On Tuesday, following three weeks of negotiations, the so-called troika of the International Monetary Fund, the European Commission, and the European Central Bank agreed to release €44 billion ( $57 billion) in critical loans to Greece in order reduce the country’s debt to €40 billion, or 124 percent of its gross domestic product. The European and global financial leaders also settled on a debt buyback program and decided to provide billions in additional debt relief to stabilize the Greek economy.
But the deal still requires the authorization of several European Parliaments, including Germany’s. While Reuters reported that approval is virtually guaranteed, Germany’s chancellor Angela Merkel may have to rely on votes from the opposing Social Democrats and Greens to pass the aid package. However, with elections approaching in September 2013, the particulars of the deal have already begun a debate between Merkel’s Christian Democrat coalition and the Social Democrats, or SPD, in the Bundestag, the parliament’s lower house.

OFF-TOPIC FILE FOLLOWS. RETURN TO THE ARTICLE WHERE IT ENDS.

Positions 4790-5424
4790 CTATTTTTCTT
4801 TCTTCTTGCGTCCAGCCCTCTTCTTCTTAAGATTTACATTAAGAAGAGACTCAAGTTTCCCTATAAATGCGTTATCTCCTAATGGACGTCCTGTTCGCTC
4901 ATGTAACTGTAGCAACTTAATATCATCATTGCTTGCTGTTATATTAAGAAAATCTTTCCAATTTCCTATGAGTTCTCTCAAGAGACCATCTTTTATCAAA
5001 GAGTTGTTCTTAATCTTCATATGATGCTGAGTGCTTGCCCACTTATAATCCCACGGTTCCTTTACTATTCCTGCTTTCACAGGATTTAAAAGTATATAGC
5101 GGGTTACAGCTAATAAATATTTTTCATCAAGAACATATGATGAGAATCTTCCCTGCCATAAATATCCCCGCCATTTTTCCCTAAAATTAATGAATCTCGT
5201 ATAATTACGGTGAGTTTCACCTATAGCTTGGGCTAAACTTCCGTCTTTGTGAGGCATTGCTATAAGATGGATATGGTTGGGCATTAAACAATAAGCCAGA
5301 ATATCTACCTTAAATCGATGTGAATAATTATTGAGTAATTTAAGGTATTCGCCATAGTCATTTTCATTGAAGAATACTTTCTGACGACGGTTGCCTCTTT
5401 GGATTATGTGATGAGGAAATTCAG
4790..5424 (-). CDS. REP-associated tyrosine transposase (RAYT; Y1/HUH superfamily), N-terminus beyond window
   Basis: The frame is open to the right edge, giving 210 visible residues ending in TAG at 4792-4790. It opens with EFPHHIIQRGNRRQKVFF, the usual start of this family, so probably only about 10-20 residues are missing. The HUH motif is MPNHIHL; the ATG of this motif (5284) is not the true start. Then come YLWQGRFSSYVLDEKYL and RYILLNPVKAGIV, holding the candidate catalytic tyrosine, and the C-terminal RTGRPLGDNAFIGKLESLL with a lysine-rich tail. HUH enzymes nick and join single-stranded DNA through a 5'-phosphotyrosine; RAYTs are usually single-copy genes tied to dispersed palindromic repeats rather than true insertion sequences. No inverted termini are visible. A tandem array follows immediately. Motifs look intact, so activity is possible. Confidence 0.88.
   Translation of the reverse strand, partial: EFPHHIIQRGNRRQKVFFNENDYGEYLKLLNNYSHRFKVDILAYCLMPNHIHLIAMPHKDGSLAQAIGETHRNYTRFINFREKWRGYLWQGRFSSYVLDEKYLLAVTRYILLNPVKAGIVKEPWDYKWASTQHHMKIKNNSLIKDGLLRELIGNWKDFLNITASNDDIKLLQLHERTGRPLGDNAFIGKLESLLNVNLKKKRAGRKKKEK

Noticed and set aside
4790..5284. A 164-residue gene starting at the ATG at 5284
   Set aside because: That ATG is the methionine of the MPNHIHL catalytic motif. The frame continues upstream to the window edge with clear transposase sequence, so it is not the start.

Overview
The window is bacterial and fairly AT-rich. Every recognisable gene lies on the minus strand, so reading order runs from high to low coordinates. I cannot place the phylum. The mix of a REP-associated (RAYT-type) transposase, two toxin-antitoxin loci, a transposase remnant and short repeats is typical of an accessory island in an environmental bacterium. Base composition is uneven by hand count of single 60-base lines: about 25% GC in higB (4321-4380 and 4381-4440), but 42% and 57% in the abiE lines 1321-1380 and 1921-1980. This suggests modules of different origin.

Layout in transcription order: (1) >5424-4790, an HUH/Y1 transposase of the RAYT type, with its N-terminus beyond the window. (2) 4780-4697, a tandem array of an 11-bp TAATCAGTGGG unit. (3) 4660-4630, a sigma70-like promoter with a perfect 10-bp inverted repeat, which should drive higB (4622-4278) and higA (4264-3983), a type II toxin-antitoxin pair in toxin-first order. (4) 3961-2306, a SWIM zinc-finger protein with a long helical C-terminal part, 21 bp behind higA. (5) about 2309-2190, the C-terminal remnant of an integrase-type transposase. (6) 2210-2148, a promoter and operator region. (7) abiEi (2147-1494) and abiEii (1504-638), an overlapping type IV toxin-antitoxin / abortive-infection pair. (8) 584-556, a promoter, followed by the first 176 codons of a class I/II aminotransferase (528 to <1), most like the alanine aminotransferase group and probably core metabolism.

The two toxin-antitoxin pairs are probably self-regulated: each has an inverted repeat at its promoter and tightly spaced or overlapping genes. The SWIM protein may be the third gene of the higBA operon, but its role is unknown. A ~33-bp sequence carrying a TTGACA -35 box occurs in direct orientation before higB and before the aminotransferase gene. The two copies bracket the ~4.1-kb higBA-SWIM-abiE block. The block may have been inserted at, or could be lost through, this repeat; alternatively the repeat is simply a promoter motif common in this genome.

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The point of contention between the two sides is the possibility of public sector haircuts, a practice which subtracts a percentage from the market value an asset that is being used as collateral. The government has said previously that a public sector haircut would be illegal under German law. When speaking to reporters on Tuesday, Finance Minister Wolfgang Schaeuble said that euro zone ministers had rejected new haircuts, yet he acknowledged that they may be a possibility if Greece reaches a sustainable primary surplus.